uu.seUppsala University Publications
Change search
CiteExportLink to record
Permanent link

Direct link
Cite
Citation style
  • apa
  • ieee
  • modern-language-association
  • vancouver
  • Other style
More styles
Language
  • de-DE
  • en-GB
  • en-US
  • fi-FI
  • nn-NO
  • nn-NB
  • sv-SE
  • Other locale
More languages
Output format
  • html
  • text
  • asciidoc
  • rtf
Maximum thermal limits of coral reef damselfishes are size dependent and resilient to near-future ocean acidification
Univ Tasmania, Inst Marine & Antarctic Studies, Hobart, Tas 7000, Australia.;CSIRO Agr & Food, Hobart, Tas 7000, Australia..
Univ Neuchatel, Inst Biol, CH-2000 Neuchatel, Switzerland..
Univ Neuchatel, Inst Biol, CH-2000 Neuchatel, Switzerland..
Show others and affiliations
2017 (English)In: Journal of Experimental Biology, ISSN 0022-0949, E-ISSN 1477-9145, Vol. 220, no 19, p. 3519-3526Article in journal (Refereed) Published
Abstract [en]

Theoretical models predict that ocean acidification, caused by increased dissolved CO2, will reduce the maximum thermal limits of fishes, thereby increasing their vulnerability to rising ocean temperatures and transient heatwaves. Here, we tested this prediction in three species of damselfishes on the Great Barrier Reef, Australia. Maximum thermal limits were quantified using critical thermal maxima (CTmax) tests following acclimation to either presentday or end-of-century levels of CO2 for coral reef environments (similar to 500 or similar to 1000 mu atm, respectively). While species differed significantly in their thermal limits, whereby Dischistodus perspicillatus exhibited greater CTmax (37.88 +/- 0.03 degrees C; N=47) than Dascyllus aruanus (37.68 +/- 0.02 degrees C; N=85) and Acanthochromis polyacanthus (36.58 +/- 0.02 degrees C; N=63), end-of-century CO2 had no effect (D. aruanus) or a slightly positive effect (increase in CTmax of 0.16 degrees C in D. perspicillatus and 0.21 degrees C in A. polyacanthus) on CTmax. Contrary to expectations, early-stage juveniles were equally as resilient to CO2 as larger conspecifics, and CTmax was higher at smaller body sizes in two species. These findings suggest that ocean acidification will not impair the maximum thermal limits of reef fishes, and they highlight the critical role of experimental biology in testing predictions of theoretical models forecasting the consequences of environmental change.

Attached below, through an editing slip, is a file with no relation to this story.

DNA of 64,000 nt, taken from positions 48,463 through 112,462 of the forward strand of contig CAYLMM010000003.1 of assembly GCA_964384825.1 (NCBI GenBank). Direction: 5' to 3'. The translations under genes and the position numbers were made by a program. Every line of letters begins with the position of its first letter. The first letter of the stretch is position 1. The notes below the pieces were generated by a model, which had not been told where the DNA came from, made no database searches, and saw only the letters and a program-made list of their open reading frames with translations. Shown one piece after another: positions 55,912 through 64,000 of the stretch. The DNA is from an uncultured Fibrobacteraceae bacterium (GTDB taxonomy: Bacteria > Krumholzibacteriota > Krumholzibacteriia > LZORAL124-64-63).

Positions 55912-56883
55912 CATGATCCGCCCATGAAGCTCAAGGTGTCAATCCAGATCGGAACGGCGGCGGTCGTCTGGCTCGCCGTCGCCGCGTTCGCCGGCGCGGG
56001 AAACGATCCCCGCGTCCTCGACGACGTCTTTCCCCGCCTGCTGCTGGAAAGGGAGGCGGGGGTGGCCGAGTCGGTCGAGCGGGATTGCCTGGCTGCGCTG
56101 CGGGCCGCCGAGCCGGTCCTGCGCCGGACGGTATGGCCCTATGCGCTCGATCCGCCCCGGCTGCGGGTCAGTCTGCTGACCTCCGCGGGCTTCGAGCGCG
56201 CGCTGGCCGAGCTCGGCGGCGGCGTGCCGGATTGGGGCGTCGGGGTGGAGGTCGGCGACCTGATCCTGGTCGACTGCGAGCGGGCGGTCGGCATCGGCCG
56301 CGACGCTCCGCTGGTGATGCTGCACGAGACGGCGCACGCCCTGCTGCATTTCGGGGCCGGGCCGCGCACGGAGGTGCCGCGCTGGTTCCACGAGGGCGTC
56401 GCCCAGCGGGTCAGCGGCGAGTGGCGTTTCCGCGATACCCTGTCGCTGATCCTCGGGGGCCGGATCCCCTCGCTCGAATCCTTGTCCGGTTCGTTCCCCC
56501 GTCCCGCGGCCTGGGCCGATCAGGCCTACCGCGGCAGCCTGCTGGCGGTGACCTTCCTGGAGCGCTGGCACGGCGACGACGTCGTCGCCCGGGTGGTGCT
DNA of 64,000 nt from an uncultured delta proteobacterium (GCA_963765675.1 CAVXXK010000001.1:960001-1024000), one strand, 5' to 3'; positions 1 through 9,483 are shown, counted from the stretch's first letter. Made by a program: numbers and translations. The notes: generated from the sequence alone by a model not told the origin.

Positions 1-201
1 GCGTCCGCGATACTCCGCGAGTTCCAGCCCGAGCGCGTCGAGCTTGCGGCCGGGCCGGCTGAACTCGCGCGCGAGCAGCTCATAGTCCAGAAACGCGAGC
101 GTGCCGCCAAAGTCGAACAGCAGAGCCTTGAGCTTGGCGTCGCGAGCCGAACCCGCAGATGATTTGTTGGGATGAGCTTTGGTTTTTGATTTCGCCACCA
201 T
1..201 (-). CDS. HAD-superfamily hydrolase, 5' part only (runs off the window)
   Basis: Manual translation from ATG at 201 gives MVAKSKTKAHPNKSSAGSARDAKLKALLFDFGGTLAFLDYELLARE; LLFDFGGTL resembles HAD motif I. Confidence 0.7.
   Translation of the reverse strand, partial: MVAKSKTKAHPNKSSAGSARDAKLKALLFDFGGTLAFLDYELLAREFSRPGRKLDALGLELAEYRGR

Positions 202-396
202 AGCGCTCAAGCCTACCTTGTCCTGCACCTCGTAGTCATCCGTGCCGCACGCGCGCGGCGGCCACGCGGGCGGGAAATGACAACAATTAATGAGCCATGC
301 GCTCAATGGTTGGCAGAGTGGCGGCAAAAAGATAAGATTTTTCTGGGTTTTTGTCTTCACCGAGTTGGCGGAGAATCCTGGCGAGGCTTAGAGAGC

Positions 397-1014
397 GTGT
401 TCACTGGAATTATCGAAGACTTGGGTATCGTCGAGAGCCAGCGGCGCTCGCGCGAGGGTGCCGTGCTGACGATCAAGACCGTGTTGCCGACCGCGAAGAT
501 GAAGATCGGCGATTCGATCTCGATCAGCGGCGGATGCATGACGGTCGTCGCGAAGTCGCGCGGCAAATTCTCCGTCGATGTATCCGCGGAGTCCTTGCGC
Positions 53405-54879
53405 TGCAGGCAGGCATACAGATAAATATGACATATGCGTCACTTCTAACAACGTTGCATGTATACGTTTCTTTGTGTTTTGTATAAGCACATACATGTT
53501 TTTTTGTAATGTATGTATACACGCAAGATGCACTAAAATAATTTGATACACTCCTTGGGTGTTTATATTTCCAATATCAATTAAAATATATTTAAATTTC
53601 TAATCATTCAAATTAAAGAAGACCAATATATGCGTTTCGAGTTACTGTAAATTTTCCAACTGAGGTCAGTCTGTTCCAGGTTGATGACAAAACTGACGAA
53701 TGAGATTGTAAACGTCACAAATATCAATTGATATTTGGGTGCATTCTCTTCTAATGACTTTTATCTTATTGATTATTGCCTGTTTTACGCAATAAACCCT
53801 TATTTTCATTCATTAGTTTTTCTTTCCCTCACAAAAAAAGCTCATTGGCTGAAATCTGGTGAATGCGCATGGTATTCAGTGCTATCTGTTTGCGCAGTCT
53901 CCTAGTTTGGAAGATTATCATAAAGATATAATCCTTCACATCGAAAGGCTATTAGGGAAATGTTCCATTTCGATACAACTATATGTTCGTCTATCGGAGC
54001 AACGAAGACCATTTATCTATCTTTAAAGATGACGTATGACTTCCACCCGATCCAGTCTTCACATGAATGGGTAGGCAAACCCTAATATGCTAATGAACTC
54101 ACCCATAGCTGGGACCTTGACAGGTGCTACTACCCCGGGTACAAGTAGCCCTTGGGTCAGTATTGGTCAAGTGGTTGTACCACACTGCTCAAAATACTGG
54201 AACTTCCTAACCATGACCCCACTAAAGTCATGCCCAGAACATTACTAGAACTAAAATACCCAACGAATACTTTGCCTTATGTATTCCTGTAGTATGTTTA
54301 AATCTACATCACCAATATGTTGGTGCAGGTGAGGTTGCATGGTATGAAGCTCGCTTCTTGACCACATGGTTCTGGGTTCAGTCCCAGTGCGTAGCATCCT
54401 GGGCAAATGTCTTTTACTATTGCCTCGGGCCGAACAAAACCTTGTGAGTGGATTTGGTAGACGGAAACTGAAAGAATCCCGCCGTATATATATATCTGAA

Place, publisher, year, edition, pages
COMPANY OF BIOLOGISTS LTD , 2017. Vol. 220, no 19, p. 3519-3526
Keywords [en]
Carbon dioxide, CO2, Critical thermal maximum, CTmax, Great Barrier Reef, Climate change, Climate warming, Thermal tolerance, Fish, Ontogeny
National Category
Biological Sciences
Identifiers
URN: urn:nbn:se:uu:diva-337122DOI: 10.1242/jeb.162529ISI: 000412240500021PubMedID: 28754716OAI: oai:DiVA.org:uu-337122DiVA, id: diva2:1168263
Funder
Swedish Research Council Formas, 2013-947Magnus Bergvall Foundation, 2014-00620Lars Hierta Memorial Foundation, FO2014-0659Available from: 2017-12-20 Created: 2017-12-20 Last updated: 2017-12-20Bibliographically approved

Open Access in DiVA

No full text in DiVA

Other links

Publisher's full textPubMed

Authority records BETA

Sundin, Josefin

Search in DiVA

By author/editor
Sundin, Josefin
By organisation
Physiology
In the same journal
Journal of Experimental Biology
Biological Sciences

Search outside of DiVA

GoogleGoogle Scholar

doi
pubmed
urn-nbn

Altmetric score

doi
pubmed
urn-nbn
Total: 22 hits
CiteExportLink to record
Permanent link

Direct link
Cite
Citation style
  • apa
  • ieee
  • modern-language-association
  • vancouver
  • Other style
More styles
Language
  • de-DE
  • en-GB
  • en-US
  • fi-FI
  • nn-NO
  • nn-NB
  • sv-SE
  • Other locale
More languages
Output format
  • html
  • text
  • asciidoc
  • rtf